Windows 10 S, the Microsoft Store-only version of Windows, is going away, but not really. Currently, Windows 10 S is a unique edition of Windows 10. It's based on Windows 10 Pro; Windows 10 Pro has various facilities that enable system administrators to restrict which software can be run, and Windows 10 S is essentially a preconfigured version of those facilities. In addition to locking out arbitrary downloaded programs, it also prevents the use of certain built-in Windows features such as the command-line, PowerShell, and Windows Subsystem for Linux. For those who can't abide by the constraints that S imposes, you can upgrade 10 S to the full 10 Pro. This upgrade is a one-shot deal: there's no way of re-enabling the S limitations after upgrading to Pro. It's also a paid upgrade: while Microsoft offered it as a free upgrade for a limited time for its Surface Laptop, the regular price is $49. Nothing much actually seems to be changing; it just turns Windows 10 S from a version into a mode. Pretty much a distinction without a difference. My biggest issue here is that you can't go from regular Windows 10 back to Windows 10 S if you ever had a reason to do so (e.g. if Windows were ever to be usable with just Metro apps in the future and you want the additional security Windows 10 S provides). Seems like an odd restriction.

Read More...
posted 3 months ago on OSNews
In November last year I wrote about the forgotten and obscure feature of early Windows 95 builds that lets you run Windows 3.1 in a window on Windows 95. Since then I was wondering if this would still work on the final build (950) of Windows 95, considering so much has changed since build 58s. I won't spoil it.

Read More...
posted 3 months ago on OSNews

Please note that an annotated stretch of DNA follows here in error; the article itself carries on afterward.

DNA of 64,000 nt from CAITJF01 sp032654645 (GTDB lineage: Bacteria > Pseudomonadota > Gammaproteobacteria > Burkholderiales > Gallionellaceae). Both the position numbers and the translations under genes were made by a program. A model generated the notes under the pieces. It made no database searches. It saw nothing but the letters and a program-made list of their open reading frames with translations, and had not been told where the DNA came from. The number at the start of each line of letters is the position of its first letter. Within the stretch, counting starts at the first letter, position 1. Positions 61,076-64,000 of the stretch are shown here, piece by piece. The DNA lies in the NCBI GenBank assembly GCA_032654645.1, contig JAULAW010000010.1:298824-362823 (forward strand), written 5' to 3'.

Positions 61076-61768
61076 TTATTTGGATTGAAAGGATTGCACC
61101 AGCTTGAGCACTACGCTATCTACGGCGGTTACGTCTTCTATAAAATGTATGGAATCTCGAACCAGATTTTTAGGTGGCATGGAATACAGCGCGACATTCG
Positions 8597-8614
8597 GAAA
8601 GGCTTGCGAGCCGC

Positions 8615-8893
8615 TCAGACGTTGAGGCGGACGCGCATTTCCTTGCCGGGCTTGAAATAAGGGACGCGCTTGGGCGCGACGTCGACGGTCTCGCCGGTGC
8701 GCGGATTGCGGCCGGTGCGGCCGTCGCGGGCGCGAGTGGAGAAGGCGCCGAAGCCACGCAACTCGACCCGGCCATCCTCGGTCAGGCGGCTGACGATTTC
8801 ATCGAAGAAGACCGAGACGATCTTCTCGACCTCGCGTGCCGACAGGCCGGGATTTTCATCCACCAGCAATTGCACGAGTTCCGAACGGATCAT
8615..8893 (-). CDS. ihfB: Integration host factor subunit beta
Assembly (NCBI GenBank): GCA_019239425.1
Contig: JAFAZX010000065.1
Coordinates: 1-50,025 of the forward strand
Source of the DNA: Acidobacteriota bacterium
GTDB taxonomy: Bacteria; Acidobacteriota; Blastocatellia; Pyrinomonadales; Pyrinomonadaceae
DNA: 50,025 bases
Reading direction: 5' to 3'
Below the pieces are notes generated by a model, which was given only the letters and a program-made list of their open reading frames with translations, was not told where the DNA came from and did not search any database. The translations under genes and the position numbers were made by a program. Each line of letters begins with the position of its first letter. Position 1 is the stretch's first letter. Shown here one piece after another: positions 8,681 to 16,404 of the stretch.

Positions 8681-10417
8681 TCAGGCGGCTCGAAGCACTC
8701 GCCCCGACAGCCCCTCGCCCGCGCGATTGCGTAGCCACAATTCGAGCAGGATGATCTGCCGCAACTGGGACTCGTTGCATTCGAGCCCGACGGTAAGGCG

Such a development would cause a soul-shattering upheaval in my mental life. Although I fully understand the fascination of trying to get machines to translate well, I am not in the least eager to see human translators replaced by inanimate machines. Indeed, the idea frightens and revolts me. To my mind, translation is an incredibly subtle art that draws constantly on one's many years of experience in life, and on one's creative imagination. If, some "fine" day, human translators were to become relics of the past, my respect for the human mind would be profoundly shaken, and the shock would leave me reeling with terrible confusion and immense, permanent sadness. As a translator myself, I can indeed confirm Google Translate is complete and utter garbage, but the idea that I would "mourn" the end of translators seems outlandish to me. The unstoppable march of technology has eliminated countless jobs over the course of human existence, and if translators are next, I don't see any reason to mourn the end of my occupation. Of course, it'd suck for me personally, but that's about it. That being said, I'm not afraid of running out of work any time soon. Google Translate's results are pretty terrible, and they only seem to be getting worse for me, instead of getting better. There's no doubt in my mind that machine translation will eventually get good enough, but I think it'll take at least another 20 years, if not more, to get there.